TIPTONVILLE, Tenn. —As Memphis readied for the mighty Mississippi to bring its furor to town, some Kentucky residents upstream returned to their homes Saturday, optimistic the levees would hold and that they had seen the worst of the flooding.
In the small town of Hickman, Ky., officials and volunteers spent nearly two weeks piling sandbags on top of each other to shore up the 17-mile levee, preparing for a disaster of historic proportion. About 75 residents were told to flee town and waited anxiously for days to see just how bad the flooding would be.
By Saturday, the levee had held, and officials boasted that only a few houses appeared to be damaged. More important, no one was injured or killed.
"We have held back the Mississippi River, and that's a feat," Fulton County's emergency management director Hugh Caldwell said. "We didn't beat it, but it didn't beat us. We'll call it a draw."
Downstream, though, there was danger, in places like Memphis, the Mississippi Delta and Louisiana.
Memphis Mayor A.C. Wharton warned residents in low-lying areas to evacuate, and nearby, Shelby Mayor Mark Luttrell said the community was "facing what could be a large-scale disaster."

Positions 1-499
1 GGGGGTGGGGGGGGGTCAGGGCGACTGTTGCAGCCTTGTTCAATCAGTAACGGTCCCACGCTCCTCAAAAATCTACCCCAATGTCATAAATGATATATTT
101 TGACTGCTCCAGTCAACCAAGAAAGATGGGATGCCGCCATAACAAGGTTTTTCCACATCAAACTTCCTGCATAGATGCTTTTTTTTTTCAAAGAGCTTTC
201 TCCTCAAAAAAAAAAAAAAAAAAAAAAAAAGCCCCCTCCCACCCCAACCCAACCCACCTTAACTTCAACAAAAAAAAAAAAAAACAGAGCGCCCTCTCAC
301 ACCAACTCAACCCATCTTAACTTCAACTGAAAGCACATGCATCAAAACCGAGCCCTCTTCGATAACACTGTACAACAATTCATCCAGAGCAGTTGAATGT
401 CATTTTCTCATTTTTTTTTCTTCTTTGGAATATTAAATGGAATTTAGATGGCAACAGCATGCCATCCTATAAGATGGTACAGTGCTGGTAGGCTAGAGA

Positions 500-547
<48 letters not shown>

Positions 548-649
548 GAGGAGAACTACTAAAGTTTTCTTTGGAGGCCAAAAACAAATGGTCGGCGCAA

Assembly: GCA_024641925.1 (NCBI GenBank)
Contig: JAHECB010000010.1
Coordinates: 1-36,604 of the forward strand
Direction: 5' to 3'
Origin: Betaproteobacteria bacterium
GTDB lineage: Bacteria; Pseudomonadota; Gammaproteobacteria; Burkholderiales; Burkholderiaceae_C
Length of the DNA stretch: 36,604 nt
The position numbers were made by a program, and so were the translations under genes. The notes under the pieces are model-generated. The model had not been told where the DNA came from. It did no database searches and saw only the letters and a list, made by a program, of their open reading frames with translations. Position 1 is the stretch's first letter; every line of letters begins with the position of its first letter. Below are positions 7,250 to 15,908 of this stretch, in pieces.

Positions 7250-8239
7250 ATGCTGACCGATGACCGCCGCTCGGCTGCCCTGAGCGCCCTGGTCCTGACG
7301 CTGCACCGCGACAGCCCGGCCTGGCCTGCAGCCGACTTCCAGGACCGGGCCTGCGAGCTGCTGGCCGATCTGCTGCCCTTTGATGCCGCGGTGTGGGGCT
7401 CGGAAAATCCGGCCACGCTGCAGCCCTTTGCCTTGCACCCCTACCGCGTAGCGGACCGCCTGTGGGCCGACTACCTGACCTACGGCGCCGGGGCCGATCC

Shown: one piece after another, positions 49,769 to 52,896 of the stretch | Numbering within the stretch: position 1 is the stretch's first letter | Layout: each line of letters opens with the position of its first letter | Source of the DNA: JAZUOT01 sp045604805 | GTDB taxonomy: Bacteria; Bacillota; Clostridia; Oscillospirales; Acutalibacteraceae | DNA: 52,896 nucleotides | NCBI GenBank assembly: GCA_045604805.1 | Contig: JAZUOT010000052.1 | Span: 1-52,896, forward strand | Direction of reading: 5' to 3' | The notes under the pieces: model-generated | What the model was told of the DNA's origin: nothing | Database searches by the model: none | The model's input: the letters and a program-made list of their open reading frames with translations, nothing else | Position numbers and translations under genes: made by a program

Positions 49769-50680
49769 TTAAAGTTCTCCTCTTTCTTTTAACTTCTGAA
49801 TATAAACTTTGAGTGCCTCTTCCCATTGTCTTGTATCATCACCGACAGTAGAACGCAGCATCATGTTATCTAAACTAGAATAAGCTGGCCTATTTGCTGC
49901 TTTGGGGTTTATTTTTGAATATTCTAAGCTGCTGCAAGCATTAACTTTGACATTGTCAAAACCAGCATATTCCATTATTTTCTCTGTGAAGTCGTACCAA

Record river levels, some dating as far back as the 1920s, were expected to be broken in some parts along the river. In Memphis, the river was expected to crest at 48 feet by Tuesday, just shy of the 48.7-foot record from the devastating flood of 1937.
Elsewhere, officials in Louisiana warned residents that even if a key spillway northwest of Baton Rouge was opened, residents could expect water 5 to 25 feet deep over seven parishes. Some of Louisiana's most valuable farmland is expected to be inundated with water.
A separate spillway northwest of New Orleans was to be opened Monday, helping ease the pressure on levees there, and inmates were set to be evacuated the same day from the state prison in Angola.
To the north in Arkansas, a portion of I-40 remained closed, causing traffic, and the road might not be reopened until Tuesday.